The Pigovian construct of intervening through taxes and subsidies is important but somewhat dated. I think we need more imaginative policymaking than going back to the old Pigovian constructs. Yes, there is of course a role in using taxes and subsidies to correct for externalities. But beyond that the important thing is for the government to play a more enabling role. The government’s first knee-jerk reaction must not be to stop people from doing what they are doing but to give individuals the latitude and freedom to innovate and perform trade and exchange. India is too big and complex a country for our government to be able to deliver all that its large citizenry needs — its food needs, employment needs and so on. To attempt this is to court failure. Instead government must conserve its limited resources to make surgical interventions and to be a referee for the marketplace that encourages the citizenry to provide for the needs of one another.   

But wouldn’t Pigovian interventions be relevant in an economy trying to control emissions?
That is right but again this relates to the limited domain of externalities, where one person’s action adversely affects another’s well-being. This is an important area but we must not be obsessed with it. Pigou, I should warn you, became an obsessive hypochondriac in his old age.  

Does India have enough resources to scale up quickly?
Scaling up is a two-way thing. If right now we want to step up to being a fully industrial and mega powerful country, then we don’t have the resources. But as India invests more and uses its resources well and develops, it becomes capable of investing even more and that enables it to grow even more.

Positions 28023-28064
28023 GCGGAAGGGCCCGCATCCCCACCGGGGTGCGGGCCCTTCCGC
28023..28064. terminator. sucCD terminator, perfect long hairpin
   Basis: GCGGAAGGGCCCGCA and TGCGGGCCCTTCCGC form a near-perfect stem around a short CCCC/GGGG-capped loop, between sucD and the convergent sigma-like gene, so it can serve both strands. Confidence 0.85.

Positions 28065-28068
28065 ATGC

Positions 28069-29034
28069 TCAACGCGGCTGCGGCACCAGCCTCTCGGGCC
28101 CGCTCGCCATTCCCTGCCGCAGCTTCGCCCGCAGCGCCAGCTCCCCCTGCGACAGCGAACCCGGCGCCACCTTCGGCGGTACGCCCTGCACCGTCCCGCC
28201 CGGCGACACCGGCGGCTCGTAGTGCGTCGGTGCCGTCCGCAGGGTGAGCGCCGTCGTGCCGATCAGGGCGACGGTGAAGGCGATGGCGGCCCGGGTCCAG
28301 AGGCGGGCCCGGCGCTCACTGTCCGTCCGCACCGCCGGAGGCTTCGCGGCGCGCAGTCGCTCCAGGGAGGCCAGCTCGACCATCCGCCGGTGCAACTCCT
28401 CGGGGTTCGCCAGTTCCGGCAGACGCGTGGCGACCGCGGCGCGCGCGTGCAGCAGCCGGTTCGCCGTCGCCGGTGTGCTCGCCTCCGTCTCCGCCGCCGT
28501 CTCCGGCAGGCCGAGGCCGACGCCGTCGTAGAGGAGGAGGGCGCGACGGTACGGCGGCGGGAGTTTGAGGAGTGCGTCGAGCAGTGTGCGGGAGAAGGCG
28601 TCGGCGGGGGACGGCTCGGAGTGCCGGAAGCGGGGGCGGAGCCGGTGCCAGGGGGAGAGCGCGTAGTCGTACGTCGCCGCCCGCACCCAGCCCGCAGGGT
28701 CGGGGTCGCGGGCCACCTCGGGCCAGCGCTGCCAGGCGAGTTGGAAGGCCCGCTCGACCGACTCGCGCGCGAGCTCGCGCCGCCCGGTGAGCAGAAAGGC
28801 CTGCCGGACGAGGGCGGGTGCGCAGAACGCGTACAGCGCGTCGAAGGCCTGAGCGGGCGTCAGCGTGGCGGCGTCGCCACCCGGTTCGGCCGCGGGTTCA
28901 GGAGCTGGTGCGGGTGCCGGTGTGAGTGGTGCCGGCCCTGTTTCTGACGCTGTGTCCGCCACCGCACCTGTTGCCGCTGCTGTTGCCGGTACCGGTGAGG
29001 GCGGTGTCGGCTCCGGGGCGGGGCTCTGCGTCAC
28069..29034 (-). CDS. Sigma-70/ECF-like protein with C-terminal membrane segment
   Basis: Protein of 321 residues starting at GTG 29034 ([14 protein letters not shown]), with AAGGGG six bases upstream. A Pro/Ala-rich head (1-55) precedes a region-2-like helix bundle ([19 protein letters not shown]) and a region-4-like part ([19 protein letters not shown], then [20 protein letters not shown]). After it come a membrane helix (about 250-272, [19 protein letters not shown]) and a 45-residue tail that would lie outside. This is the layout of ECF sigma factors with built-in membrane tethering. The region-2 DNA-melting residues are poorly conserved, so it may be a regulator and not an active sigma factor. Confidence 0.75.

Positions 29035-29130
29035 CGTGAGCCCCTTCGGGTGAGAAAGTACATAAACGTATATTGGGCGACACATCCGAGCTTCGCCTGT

I do believe, though, that we have more resources than we would think of at first sight. India’s saving and investment rates are remarkably high; on this score India now fully belongs to the East Asian club
of high investors. The investment rate went up by a stunning 10 percentage points between the year 2000 and 2007. This is quite unparalleled. It is true that China invests more than us — close to 50 percent — but we have one advantage that is internationally recognised. India is more efficient in converting investment into output than China.

What about poverty eradication?
With our high growth, we should not have the level of poverty that we do. So poverty eradication must be a priority of any good government. This government has fortunately been spending more money on anti-poverty measures than previous ones. It now needs to design its programmes better so that there are fewer leakages. This is, like exports, another area that needs imaginative government policy initiatives. We need to work out schemes whereby we can reach the target population with minimal loss due to leakages and pilferage, which are still too large.

Are these ideas being heard in the right political and bureaucratic circles?
A problem that all democratic systems have to contend with is that for politicians it is more important to be ‘seen’ to be doing things, than doing things. Also their horizon of policymaking is short, defined by the electoral cycle. Good economic policy often requires us to take a longer view, of say 10 years or even 20. You need statesmen-like politicians, and astute bureaucrats who will have such a long-term vision. Fortunately, India today has a handful of such people in government. This, to me, is reason for hope.

 

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(This story appears in the 19 February, 2010 issue of Forbes India. To visit our Archives, click here.)